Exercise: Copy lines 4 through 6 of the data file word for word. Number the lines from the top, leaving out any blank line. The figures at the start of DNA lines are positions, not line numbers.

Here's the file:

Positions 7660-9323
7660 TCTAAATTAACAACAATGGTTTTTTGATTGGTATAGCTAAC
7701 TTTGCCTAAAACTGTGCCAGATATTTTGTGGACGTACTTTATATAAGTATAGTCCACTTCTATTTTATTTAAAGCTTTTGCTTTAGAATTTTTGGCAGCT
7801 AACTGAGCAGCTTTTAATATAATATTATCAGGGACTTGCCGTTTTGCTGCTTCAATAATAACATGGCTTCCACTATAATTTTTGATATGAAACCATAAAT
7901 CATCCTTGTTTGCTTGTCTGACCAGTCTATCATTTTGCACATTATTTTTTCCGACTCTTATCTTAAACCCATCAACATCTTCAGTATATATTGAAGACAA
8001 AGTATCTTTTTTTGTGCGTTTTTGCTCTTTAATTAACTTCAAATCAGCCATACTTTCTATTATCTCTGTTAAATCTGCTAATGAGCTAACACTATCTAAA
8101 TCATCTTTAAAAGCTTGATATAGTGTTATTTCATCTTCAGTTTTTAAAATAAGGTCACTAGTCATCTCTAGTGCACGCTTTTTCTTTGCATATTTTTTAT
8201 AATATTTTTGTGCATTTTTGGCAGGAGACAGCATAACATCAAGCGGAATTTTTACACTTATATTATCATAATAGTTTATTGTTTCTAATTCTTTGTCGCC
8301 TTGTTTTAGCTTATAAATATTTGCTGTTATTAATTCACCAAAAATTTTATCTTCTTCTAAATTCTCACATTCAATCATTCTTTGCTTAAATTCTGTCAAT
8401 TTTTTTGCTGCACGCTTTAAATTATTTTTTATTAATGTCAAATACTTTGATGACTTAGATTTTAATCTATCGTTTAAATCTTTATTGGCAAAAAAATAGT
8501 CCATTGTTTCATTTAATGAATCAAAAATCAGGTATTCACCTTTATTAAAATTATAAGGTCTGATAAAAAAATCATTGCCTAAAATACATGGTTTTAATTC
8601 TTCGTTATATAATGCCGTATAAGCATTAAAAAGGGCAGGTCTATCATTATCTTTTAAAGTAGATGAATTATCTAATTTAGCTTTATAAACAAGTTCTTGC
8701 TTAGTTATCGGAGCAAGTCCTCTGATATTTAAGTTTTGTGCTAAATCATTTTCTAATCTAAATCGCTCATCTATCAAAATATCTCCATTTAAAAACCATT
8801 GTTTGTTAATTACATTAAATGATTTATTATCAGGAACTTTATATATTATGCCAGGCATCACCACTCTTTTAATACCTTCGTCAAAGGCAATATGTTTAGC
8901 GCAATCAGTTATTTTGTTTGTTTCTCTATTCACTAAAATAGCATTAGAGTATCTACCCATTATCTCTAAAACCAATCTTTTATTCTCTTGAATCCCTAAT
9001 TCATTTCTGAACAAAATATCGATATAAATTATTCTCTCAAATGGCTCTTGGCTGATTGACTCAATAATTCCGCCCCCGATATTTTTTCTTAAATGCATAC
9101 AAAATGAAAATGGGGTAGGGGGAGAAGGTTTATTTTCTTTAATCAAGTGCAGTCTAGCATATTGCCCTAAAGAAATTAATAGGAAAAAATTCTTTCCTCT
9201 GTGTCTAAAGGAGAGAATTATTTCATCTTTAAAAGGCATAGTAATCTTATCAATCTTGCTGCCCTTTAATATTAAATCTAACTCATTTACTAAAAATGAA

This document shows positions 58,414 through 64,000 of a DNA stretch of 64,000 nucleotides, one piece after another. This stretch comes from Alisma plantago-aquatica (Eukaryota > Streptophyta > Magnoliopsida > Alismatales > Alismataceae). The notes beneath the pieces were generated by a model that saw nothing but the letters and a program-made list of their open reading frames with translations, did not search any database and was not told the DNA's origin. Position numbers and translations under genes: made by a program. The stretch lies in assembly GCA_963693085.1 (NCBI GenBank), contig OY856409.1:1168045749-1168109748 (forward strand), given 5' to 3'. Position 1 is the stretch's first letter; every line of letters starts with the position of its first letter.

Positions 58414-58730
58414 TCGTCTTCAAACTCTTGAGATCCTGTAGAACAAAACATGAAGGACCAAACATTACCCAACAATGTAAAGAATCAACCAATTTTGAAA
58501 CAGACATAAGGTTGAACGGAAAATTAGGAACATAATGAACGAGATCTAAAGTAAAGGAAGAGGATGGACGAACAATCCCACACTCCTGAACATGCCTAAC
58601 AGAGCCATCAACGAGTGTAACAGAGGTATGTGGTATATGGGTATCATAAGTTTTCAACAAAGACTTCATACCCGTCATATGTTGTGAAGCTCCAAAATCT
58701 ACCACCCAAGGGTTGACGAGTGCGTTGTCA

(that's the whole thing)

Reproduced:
7801 AACTGAGCAGCTTTTAATATAATATTATCAGGGACTTGCCGTTTTGCTGCTTCAATAATAACATGGCTTCCACTATAATTTTTGATATGAAACCATAAAT
7901 CATCCTTGTTTGCTTGTCTGACCAGTCTATCATTTTGCACATTATTTTTTCCGACTCTTATCTTAAACCCATCAACATCTTCAGTATATATTGAAGACAA
8001 AGTATCTTTTTTTGTGCGTTTTTGCTCTTTAATTAACTTCAAATCAGCCATACTTTCTATTATCTCTGTTAAATCTGCTAATGAGCTAACACTATCTAAA